Clos des Papes Chateauneuf-du-Pape 2010
Rhone Red Blends from Chateauneuf-du-Pape, Rhone, France
#4 Wine Spectator Top 100 of 2012
As with many houses in the region, the cépage for the red wine at Clos des Papes is based on a majority of Grenache, with smaller quantities of Mouvèdre and Syrah. The remainder of the blend consists of small amounts of some of the lesser-known varietals approved in the appellation, namely Muscardin, Counoise and Vacarèse. The wines spend their infancy in tank and are then transferred to large foudres for an élevage which lasts approximately 14-15 months.
The Wine Advocate - "The 2010 Chateauneuf du Pape flirts with perfection. A classic blend of 65% Grenache, 20% Mourvedre and the rest Syrah, Vaccarese and Counoise, all aged in large foudres in Clos des Papes’s air-conditioned and humidity-controlled wine cellar, the wine boasts a dense purple color along with lots of gorgeously pure black raspberry, black currant and kirsch liqueur notes intermixed with notions of spring flowers, tapenade, licorice and spice box. This dense, full-bodied, powerful Chateauneuf is also remarkably fresh and well-delineated. It even exceeded the 2007 in natural alcohol, coming in at 15.9%. With an extraordinary texture and considerable tannin in the finish, it will benefit from 3-5 years of bottle age, and is built for 25-30 years of cellaring. Don't miss it!"
Wine Spectator - "Lots of cocoa powder and coffee frame a massive block of dark plum, black currant and fig fruit, while massively endowed tannins stride from start to finish. Cassis, anise and Lapsang souchong tea notes hang in the background for now, but should emerge more with extended cellaring. The very dark, almost brooding finish is dominated by charcoal-coated grip, but the purity still wins out in the end. A very, very large wine. Best from 2017 through 2035."
International Wine Cellar - "Inky ruby. Potent, intensely perfumed aromas on raspberry liqueur, cherry-cola, anise and smoky garrigue. Spicy and incisive, offering palate-staining red and dark berry flavors that become richer with air. Shows a superb balance of richness and vivacity, with dusty tannins giving grip to a long, spice- and floral-dominated finish. One of the top wines from the entire Rhone from this outstanding vintage."
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Clos des Papes Winery
the "Clos des Papes" estate inclueds some forty scattered hectares, approximately 80 acres.
There are no fewer than 24 different plots of land, which include some of the most beautiful soils in the Chateauneuf vineyards. The geographical separation of our vineyards enables us to control ripeness at harvest time, since each sector does not necessarily reach the exact same stage at the same time. It also allows us to combine different varieties planted to the south. "Clos des Papes makes both red wines and white wines (10% of the production) for long-keeping, using traditional vinification and maturing. As I mentioned previously, our yields are deliberately low (an average of 28hl/hectare). and then undergo further strict sorting, to uphold our quality. View all Clos des Papes Wines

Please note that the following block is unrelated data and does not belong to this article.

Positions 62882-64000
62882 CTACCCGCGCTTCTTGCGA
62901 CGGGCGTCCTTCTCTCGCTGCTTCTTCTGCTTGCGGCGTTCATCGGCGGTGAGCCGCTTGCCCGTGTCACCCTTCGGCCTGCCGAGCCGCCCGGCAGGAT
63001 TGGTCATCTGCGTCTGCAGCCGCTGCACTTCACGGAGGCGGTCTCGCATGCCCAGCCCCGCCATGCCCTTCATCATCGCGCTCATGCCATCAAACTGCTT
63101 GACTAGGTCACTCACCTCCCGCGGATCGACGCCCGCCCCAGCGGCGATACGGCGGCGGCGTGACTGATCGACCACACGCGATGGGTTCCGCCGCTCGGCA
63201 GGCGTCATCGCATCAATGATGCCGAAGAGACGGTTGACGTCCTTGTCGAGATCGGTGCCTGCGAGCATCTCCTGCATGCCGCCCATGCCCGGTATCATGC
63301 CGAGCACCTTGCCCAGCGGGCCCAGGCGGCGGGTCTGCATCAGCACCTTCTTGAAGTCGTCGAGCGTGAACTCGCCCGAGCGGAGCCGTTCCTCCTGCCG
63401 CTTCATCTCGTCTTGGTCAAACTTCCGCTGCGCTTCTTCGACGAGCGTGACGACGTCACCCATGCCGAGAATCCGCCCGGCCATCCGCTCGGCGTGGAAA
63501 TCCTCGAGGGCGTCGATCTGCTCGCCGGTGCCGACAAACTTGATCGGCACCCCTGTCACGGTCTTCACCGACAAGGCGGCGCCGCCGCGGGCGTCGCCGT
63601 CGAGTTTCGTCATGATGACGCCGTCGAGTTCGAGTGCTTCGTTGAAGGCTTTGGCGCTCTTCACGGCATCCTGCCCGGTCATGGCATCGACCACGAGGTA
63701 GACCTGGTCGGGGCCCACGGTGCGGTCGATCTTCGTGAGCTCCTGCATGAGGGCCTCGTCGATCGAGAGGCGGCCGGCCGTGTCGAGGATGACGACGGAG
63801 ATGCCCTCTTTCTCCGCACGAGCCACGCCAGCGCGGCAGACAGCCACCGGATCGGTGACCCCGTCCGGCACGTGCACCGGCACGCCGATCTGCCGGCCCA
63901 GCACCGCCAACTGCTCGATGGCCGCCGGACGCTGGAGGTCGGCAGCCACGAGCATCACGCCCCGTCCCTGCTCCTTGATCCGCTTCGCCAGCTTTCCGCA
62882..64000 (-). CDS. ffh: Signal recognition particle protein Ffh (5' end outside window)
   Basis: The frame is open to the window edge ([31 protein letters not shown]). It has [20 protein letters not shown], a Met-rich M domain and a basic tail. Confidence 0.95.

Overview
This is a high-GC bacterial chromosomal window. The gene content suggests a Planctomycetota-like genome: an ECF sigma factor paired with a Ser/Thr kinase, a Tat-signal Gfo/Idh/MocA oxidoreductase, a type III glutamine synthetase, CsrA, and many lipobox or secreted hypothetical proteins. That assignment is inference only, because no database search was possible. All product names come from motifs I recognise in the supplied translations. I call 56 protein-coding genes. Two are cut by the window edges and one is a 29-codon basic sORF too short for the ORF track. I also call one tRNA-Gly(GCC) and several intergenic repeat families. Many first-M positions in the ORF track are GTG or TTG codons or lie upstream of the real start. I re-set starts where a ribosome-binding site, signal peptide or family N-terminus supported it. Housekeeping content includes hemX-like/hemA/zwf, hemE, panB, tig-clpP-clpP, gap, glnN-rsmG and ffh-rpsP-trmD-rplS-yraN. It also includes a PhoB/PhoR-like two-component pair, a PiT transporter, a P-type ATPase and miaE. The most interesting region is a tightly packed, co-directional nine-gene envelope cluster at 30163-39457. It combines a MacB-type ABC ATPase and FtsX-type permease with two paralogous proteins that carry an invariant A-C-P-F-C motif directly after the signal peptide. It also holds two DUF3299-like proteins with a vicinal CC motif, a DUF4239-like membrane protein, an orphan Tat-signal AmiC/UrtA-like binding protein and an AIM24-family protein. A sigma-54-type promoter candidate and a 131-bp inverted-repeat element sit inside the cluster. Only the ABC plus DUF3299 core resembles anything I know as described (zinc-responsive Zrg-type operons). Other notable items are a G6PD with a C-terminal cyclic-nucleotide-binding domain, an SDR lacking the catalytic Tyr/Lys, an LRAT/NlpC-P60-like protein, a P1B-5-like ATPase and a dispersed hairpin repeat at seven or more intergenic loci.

About Chateauneuf-du-PapeView a map of Chateauneuf-du-Pape wineries (shah-too-NUHF due Pahp)Southern Rhone's landmark region, Chateauneuf du Pape, was the first region to gain AC status in France. That was the 1920s – it's history goes much further back than that. As the name suggests, the wine region was named after the "new papal home," referring to the period of time in the 1300's when the pope resided in Avignon instead of Rome.
Photo of galets covering the soil at Chateau de Beaucastel
Notable FactsThere are 13 allowed varieties in Chateauneuf du Pape (14 if you count Grenache Blanc separately from Grenache Noir). Grenache is the primary variety, followed by Syrah and Mourvedre as well as Cinsault. About 97% of the wines here are red, although many chateaux are producing whites ranging from quaffable to decadent and ageworthy. Reds from the best estates emit wonderful flavors of gamey spice, blackberries and currant, as well as the herbs and spices that are known to grow in the region.
Note on the soil: The grapes grow on soils covered in rounded, smooth stones called galets (gah-lay). The stones naturally cover most of the soils throughout Chateauneuf du Pape and are two fold in their duties. First, they are able to reflect and absorb the heat, to quicken the ripening of the grapes. They also help to hold in moisture so that the soils are not dried out by the hot Southern French sun.
About France - Other regionsWhen it comes to wine, France is a classic. Classic blends, grapes and styles began in the country and they still remain. Think about it - people ask for a Burgundian style Pinot Noir, they refer to wines as Bordeaux or Rhone blends - Champagne even had to pass a law to stop international wineries from putting their region on the label of all sparkling wine.
The top regions of France are: Bordeaux, Burgundy, Champagne, Languedoc-Roussillon, Loire, Rhone. And these regions are so diverse! It makes sense that wine regions throughout the world try to emulate their style. Pinot Noir, Chardonnay, Cabernet Sauvignon and Syrah are no longer French varieties, but international varieties. They may not be the leader of cutting edge technology or value-priced wines, but there is no doubt that they are still producing wines of great quality and diversity.
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